A Taiwanese woman’s journey to America reveals her fantasy of love and an identity entangled with beauty, sexuality, nationality and two languages. Through the protagonist confronting her own image and her failure at communicating, WILD GRASS tells an unusual love story that is deceptive yet revealing.
We never hear from the woman on the screen nor the narrator.  As the correlation and mismatch between the image and the text become more unstable, the veracity of both the image and words comes into question. The woman’s struggle with her inner self plays out as she runs over and over again in an imaginary landscape— where her memory of water and sound from Taiwan is laid over yellow wild grass.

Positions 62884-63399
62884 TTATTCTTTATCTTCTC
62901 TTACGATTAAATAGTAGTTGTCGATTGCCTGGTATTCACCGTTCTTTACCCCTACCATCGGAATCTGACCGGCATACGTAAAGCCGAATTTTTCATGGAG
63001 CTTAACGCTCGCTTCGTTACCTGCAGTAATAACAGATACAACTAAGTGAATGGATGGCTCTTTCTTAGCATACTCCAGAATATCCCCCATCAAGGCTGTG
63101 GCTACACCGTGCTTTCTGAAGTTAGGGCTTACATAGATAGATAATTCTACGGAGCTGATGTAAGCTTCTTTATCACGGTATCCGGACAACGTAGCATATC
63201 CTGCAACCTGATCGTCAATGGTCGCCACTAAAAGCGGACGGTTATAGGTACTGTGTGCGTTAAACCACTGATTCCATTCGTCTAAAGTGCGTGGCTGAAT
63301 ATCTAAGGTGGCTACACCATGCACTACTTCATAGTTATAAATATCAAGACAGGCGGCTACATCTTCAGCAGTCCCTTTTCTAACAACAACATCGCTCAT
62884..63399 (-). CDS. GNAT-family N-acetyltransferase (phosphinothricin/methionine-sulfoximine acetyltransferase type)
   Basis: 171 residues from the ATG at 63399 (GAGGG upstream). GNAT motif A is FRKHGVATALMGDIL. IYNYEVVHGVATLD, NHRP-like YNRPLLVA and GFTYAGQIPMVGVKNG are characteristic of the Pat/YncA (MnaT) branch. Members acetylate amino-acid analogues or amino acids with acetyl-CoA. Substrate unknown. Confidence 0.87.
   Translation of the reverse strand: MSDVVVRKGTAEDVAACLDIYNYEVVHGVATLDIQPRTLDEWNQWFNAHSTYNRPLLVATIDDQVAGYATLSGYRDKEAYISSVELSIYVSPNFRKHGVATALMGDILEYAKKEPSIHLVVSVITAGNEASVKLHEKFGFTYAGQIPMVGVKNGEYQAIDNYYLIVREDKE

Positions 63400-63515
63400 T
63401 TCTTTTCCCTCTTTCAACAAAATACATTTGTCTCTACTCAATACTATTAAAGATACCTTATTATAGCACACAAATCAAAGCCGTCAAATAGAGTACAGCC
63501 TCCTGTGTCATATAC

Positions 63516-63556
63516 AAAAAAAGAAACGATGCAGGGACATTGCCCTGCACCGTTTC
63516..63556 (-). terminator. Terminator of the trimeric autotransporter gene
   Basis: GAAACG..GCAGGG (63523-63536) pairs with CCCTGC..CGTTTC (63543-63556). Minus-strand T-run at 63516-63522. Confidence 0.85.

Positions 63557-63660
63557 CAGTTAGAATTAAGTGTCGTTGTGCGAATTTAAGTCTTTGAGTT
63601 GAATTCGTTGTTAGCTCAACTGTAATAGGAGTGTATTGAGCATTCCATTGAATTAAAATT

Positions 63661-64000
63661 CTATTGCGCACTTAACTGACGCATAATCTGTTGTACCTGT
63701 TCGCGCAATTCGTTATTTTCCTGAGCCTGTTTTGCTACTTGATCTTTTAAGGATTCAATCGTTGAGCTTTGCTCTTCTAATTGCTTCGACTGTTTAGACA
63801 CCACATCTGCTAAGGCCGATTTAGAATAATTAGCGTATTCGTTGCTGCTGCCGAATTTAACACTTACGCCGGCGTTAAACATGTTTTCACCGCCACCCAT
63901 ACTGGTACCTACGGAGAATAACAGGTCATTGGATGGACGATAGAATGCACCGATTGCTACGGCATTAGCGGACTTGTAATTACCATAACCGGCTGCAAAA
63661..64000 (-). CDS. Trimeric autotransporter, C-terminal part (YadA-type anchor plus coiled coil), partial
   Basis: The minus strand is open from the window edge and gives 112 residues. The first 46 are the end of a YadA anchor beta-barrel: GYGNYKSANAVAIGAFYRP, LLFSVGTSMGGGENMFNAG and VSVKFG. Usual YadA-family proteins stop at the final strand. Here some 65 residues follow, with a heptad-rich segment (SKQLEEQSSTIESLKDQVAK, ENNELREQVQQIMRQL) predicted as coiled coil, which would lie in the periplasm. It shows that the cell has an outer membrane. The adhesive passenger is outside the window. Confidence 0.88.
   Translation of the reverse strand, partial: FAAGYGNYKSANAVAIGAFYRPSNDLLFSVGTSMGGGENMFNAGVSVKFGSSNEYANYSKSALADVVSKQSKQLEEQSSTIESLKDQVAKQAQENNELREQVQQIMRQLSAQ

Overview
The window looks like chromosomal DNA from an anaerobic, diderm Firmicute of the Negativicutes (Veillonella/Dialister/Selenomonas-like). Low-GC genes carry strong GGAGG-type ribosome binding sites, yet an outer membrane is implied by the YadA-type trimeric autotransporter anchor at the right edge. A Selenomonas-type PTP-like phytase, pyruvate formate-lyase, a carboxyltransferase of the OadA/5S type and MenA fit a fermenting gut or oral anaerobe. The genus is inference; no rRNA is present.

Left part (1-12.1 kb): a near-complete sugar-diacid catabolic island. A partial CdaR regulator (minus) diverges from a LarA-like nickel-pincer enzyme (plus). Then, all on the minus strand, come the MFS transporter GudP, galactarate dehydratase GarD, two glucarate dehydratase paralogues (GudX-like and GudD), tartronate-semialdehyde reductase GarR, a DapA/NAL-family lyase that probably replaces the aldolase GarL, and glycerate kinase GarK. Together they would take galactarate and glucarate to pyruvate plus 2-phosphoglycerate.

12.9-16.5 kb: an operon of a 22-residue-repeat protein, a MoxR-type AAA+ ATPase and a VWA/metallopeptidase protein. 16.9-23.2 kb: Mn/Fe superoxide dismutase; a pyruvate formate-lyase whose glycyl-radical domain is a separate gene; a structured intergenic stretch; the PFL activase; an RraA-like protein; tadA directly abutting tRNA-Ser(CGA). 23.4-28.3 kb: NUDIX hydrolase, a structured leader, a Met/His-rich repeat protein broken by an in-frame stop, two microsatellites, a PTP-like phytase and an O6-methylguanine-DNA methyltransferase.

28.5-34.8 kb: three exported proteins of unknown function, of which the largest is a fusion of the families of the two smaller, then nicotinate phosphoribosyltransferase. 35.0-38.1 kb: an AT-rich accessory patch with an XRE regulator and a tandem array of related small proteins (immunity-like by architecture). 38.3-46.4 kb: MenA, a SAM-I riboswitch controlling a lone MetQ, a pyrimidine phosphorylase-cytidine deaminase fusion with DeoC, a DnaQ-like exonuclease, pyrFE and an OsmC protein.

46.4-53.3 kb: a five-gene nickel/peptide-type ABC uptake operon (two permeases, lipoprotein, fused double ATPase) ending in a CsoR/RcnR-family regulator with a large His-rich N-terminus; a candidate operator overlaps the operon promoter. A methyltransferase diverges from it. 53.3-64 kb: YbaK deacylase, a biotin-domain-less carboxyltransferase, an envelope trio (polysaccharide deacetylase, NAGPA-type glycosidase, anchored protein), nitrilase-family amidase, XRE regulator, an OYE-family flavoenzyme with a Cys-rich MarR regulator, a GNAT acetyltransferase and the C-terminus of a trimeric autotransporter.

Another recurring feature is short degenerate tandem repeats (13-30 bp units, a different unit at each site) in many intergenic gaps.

Choreographer, filmmaker, dancer and recipient of a 2019 John Simon Guggenheim Fellowship, Pontus Lidberg has firmly established himself as a creative and visionary artist, merging dance and film.
As a choreographer for the stage, Lidberg has created works for dance companies including Paris Opera Ballet, New York City Ballet, Martha Graham Dance Company, Les Ballets de Monte-Carlo, Semperoper Ballet Dresden, Royal Swedish Ballet, Royal Danish Ballet, Le Ballet du Grand Théâtre de Genève, Acosta Danza, Balletboyz and Beijing Dance Theatre, as well as for his own concert group, Pontus Lidberg Dance. Pontus Lidberg Dance has been presented by New York City Center’s Fall For Dance Festival, the Havana International Ballet Festival, the Spoleto Festival, The Joyce Theater and the National Arts Center of Canada. His work Siren received a Villanueva Award from UNEAC, The National Union of Writers and Artists of Cuba, as one of the best performances presented in Cuba in 2018.